Autonomic Neuropathy Causes, Symptoms, Diagnosis and Treatment

What Is Autonomic Neuropathy?

Autonomic neuropathy occurs when the nerves that control involuntary bodily functions are damaged.
The nerve damage interferes with the messages sent between the brain and other organs and areas of the autonomic nervous system, such as the heart, blood vessels and sweat glands.
Autonomic neuropathy may be experienced in a number of ways, depending on the organ system involved, for example difficulty adapting to changes in posture, or digestive symptoms.
. Symptomatic treatment is available for many symptoms associated with autonomic neuropathy, and some disease processes can be treated directly.

Causes Of Autonomic Neuropathy:

Autonomic neuropathy may occur due to inherited or degenerative neurologic diseases or injury of the autonomic nervous system from an acquired disorder.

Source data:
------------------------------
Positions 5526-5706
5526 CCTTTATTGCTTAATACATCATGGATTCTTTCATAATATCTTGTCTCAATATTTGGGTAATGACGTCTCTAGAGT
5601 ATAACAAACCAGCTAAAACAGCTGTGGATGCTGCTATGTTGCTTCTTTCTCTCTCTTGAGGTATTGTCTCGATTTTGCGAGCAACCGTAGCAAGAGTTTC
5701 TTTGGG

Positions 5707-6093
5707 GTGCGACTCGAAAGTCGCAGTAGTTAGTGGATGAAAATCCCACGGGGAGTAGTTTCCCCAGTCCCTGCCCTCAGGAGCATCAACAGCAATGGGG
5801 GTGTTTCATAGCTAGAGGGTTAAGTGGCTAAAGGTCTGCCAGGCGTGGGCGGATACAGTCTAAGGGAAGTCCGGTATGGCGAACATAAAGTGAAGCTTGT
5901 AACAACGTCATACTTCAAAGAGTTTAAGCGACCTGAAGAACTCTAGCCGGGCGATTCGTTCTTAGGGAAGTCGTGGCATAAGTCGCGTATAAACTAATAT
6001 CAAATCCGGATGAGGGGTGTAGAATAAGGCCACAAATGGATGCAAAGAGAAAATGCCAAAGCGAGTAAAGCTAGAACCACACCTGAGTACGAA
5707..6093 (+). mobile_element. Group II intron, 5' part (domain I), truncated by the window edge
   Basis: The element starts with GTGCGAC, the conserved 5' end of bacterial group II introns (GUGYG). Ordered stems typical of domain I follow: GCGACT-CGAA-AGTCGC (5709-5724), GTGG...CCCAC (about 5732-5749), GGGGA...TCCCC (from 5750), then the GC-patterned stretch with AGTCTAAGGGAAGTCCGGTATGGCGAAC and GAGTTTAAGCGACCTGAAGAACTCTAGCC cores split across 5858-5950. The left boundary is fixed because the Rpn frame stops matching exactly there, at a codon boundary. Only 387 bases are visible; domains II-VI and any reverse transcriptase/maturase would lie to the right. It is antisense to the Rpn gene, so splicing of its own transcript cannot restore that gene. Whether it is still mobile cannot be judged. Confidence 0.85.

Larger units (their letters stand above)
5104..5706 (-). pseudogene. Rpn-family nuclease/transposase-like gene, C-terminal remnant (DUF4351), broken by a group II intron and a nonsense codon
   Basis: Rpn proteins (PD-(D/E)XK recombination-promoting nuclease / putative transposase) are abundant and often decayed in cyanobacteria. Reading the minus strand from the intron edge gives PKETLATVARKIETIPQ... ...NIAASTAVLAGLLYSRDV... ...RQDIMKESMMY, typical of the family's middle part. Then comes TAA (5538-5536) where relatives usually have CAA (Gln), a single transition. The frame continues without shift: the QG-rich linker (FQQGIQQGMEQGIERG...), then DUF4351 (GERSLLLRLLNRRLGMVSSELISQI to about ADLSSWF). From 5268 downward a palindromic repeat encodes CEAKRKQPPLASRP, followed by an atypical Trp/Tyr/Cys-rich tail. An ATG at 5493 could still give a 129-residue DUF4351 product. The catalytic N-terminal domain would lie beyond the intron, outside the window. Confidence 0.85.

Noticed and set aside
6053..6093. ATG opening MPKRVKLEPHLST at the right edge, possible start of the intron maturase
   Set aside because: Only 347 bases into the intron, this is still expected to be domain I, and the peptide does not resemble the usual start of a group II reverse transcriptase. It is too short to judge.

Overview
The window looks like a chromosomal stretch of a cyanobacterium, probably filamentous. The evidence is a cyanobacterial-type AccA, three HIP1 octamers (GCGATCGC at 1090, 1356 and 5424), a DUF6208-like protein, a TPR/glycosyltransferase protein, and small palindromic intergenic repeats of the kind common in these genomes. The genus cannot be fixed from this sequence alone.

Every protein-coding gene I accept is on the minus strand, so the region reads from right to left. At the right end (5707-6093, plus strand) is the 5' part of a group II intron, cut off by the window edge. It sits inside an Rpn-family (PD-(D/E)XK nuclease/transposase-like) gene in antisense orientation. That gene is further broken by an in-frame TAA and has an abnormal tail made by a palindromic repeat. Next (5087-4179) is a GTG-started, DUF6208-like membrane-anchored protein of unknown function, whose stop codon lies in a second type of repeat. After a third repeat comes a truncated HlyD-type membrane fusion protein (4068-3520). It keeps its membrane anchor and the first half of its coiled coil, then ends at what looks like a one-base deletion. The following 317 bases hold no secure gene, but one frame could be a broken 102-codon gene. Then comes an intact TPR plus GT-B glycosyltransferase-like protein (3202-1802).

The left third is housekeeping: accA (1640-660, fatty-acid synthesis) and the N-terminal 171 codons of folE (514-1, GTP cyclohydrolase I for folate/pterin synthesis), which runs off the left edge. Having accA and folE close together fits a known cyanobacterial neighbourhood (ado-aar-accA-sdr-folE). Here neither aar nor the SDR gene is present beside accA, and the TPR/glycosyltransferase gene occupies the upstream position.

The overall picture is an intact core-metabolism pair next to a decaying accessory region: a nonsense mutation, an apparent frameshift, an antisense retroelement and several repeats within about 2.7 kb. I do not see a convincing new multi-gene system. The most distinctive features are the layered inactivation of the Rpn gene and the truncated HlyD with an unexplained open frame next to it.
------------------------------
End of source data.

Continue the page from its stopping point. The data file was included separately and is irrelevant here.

Side effects of drugs can cause abnormalities in the function of the autonomic nervous system, producing an iatrogenic form of autonomic neuropathy.

Common causes include:

The following factors increase the likelihood of developing autonomic neuropathy:

Symptoms Of Autonomic Neuropathy:

The symptoms of dysautonomia are numerous and vary widely from person to person depending on the nerves affected and underlying cause. They develop gradually over years.

Signs and symptoms include:

Diagnosis Of Autonomic Neuropathy:

The following tests are conducted in order to diagnose autonomic neuropathy:

Treatment Of Autonomic Neuropathy:

There is no cure for autonomic neuropathy.

However, the following treatment options may help in relieving symptoms:

By : Natural Health News

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